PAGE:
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A 500-kiloton airburst over Chelyabinsk and an enhanced hazard from small impactors

Overview of attention for article published in Nature, November 2013
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About this Attention Score

  • In the top 5% of all research outputs scored by Altmetric
  • High Attention Score compared to outputs of the same age (99th percentile)
  • High Attention Score compared to outputs of the same age and source (98th percentile)

Mentioned by

news
98 news outlets
blogs
20 blogs
twitter
68 tweeters
facebook
5 Facebook pages
wikipedia
4 Wikipedia pages
googleplus
8 Google+ users
reddit
1 Redditor
video
5 video uploaders

Citations

dimensions_citation
223 Dimensions

Readers on

mendeley
130 Mendeley
citeulike
4 CiteULike
Title
A 500-kiloton airburst over Chelyabinsk and an enhanced hazard from small impactors
Published in
Nature, November 2013
DOI 10.1038/nature12741
Pubmed ID
Authors

P. G. Brown, J. D. Assink, L. Astiz, R. Blaauw, M. B. Boslough, J. Borovička, N. Brachet, D. Brown, M. Campbell-Brown, L. Ceranna, W. Cooke, C. de Groot-Hedlin, D. P. Drob, W. Edwards, L. G. Evers, M. Garces, J. Gill, M. Hedlin, A. Kingery, G. Laske, A. Le Pichon, P. Mialle, D. E. Moser, A. Saffer, E. Silber, P. Smets, R. E. Spalding, P. Spurný, E. Tagliaferri, D. Uren, R. J. Weryk, R. Whitaker, Z. Krzeminski

Abstract

Most large (over a kilometre in diameter) near-Earth asteroids are now known, but recognition that airbursts (or fireballs resulting from nuclear-weapon-sized detonations of meteoroids in the atmosphere) have the potential to do greater damage than previously thought has shifted an increasing portion of the residual impact risk (the risk of impact from an unknown object) to smaller objects. Above the threshold size of impactor at which the atmosphere absorbs sufficient energy to prevent a ground impact, most of the damage is thought to be caused by the airburst shock wave, but owing to lack of observations this is uncertain. Here we report an analysis of the damage from the airburst of an asteroid about 19 metres (17 to 20 metres) in diameter southeast of Chelyabinsk, Russia, on 15 February 2013, estimated to have an energy equivalent of approximately 500 (±100) kilotons of trinitrotoluene (TNT, where 1 kiloton of TNT = 4.185×10(12) joules). We show that a widely referenced technique of estimating airburst damage does not reproduce the observations, and that the mathematical relations based on the effects of nuclear weapons--almost always used with this technique--overestimate blast damage. This suggests that earlier damage estimates near the threshold impactor size are too high. We performed a global survey of airbursts of a kiloton or more (including Chelyabinsk), and find that the number of impactors with diameters of tens of metres may be an order of magnitude higher than estimates based on other techniques. This suggests a non-equilibrium (if the population were in a long-term collisional steady state the size-frequency distribution would either follow a single power law or there must be a size-dependent bias in other surveys) in the near-Earth asteroid population for objects 10 to 50 metres in diameter, and shifts more of the residual impact risk to these sizes.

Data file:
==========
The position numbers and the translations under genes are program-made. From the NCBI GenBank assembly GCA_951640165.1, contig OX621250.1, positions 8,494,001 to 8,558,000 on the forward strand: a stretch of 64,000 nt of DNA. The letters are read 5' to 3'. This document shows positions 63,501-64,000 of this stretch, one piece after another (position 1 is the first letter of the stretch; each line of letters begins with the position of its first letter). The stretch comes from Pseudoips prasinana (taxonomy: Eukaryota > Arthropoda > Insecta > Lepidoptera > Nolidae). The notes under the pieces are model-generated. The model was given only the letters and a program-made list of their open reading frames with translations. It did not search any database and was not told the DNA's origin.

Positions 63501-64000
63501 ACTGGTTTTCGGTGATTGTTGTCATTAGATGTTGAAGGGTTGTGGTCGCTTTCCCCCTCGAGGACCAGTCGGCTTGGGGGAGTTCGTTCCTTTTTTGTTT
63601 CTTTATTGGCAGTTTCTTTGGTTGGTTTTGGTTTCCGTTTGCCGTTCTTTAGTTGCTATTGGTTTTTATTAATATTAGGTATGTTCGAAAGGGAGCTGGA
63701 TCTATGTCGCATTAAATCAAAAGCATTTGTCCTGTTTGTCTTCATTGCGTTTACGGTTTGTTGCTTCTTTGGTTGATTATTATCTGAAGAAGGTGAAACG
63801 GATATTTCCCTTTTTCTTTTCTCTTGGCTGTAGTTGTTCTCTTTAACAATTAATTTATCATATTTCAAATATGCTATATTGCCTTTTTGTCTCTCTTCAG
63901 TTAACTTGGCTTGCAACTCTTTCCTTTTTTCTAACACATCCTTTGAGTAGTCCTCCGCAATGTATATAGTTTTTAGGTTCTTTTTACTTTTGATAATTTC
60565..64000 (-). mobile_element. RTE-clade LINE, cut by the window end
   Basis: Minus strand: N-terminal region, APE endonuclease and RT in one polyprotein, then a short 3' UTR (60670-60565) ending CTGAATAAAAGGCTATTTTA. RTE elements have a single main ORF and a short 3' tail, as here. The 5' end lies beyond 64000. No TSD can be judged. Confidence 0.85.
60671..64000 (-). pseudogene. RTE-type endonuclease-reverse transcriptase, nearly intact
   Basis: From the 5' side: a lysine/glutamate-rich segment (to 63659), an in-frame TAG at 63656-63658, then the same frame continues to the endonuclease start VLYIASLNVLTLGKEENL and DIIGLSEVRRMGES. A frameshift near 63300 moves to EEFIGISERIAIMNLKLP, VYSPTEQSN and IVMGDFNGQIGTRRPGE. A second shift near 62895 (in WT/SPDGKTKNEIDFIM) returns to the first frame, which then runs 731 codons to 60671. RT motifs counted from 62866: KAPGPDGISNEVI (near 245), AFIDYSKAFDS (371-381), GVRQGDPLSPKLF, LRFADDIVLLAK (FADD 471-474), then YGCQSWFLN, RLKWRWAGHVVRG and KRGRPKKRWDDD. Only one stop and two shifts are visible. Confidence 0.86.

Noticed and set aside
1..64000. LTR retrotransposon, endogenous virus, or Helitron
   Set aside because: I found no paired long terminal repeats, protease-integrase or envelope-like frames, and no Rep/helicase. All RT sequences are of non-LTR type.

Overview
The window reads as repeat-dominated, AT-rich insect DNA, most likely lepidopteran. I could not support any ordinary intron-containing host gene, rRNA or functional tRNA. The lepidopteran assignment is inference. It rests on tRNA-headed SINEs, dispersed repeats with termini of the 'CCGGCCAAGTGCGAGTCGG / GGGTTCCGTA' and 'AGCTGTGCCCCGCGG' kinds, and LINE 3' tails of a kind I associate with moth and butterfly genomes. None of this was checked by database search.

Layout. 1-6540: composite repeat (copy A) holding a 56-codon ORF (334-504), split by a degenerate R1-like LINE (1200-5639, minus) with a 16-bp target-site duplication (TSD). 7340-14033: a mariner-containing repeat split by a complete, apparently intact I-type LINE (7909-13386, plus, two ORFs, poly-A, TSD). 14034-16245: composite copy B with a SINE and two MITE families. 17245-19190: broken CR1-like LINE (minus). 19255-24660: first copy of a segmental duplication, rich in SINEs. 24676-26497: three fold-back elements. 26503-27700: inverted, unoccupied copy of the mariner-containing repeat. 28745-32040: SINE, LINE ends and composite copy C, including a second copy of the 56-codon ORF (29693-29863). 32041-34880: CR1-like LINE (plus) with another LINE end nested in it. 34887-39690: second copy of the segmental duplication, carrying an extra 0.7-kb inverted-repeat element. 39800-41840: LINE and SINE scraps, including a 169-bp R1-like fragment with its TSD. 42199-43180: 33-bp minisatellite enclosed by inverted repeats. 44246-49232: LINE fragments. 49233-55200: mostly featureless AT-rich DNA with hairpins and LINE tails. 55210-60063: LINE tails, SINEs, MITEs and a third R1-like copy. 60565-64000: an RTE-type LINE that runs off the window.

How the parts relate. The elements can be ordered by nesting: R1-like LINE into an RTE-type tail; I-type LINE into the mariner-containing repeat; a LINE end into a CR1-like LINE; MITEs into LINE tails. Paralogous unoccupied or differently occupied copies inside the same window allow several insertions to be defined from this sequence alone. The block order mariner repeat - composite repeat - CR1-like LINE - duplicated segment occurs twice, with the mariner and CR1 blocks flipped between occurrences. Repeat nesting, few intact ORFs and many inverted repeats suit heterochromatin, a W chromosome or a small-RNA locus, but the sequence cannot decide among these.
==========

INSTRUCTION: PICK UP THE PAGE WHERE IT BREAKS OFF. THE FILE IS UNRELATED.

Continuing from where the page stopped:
Twitter Demographics

The data shown below were collected from the profiles of 68 tweeters who shared this research output. Click here to find out more about how the information was compiled.

Mendeley readers

The data shown below were compiled from readership statistics for 130 Mendeley readers of this research output. Click here to see the associated Mendeley record.

Geographical breakdown

Country Count As %
United States 5 4%
Canada 3 2%
United Kingdom 2 2%
France 2 2%
Brazil 1 <1%
Japan 1 <1%
Mexico 1 <1%
Greece 1 <1%
Unknown 114 88%

Demographic breakdown

Readers by professional status Count As %
Researcher 35 27%
Student > Ph. D. Student 23 18%
Student > Master 16 12%
Student > Bachelor 16 12%
Unspecified 11 8%
Other 29 22%
Readers by discipline Count As %
Earth and Planetary Sciences 44 34%
Physics and Astronomy 32 25%
Unspecified 15 12%
Engineering 14 11%
Chemistry 7 5%
Other 18 14%

Attention Score in Context

This research output has an Altmetric Attention Score of 1006. This is our high-level measure of the quality and quantity of online attention that it has received. This Attention Score, as well as the ranking and number of research outputs shown below, was calculated when the research output was last mentioned on 29 June 2019.
All research outputs
#3,941
of 13,565,334 outputs
Outputs from Nature
#666
of 69,991 outputs
Outputs of similar age
#49
of 184,507 outputs
Outputs of similar age from Nature
#10
of 994 outputs
Altmetric has tracked 13,565,334 research outputs across all sources so far. Compared to these this one has done particularly well and is in the 99th percentile: it's in the top 5% of all research outputs ever tracked by Altmetric.
So far Altmetric has tracked 69,991 research outputs from this source. They typically receive a lot more attention than average, with a mean Attention Score of 76.6. This one has done particularly well, scoring higher than 99% of its peers.
Older research outputs will score higher simply because they've had more time to accumulate mentions. To account for age we can compare this Altmetric Attention Score to the 184,507 tracked outputs that were published within six weeks on either side of this one in any source. This one has done particularly well, scoring higher than 99% of its contemporaries.
We're also able to compare this research output to 994 others from the same source and published within six weeks on either side of this one. This one has done particularly well, scoring higher than 98% of its contemporaries.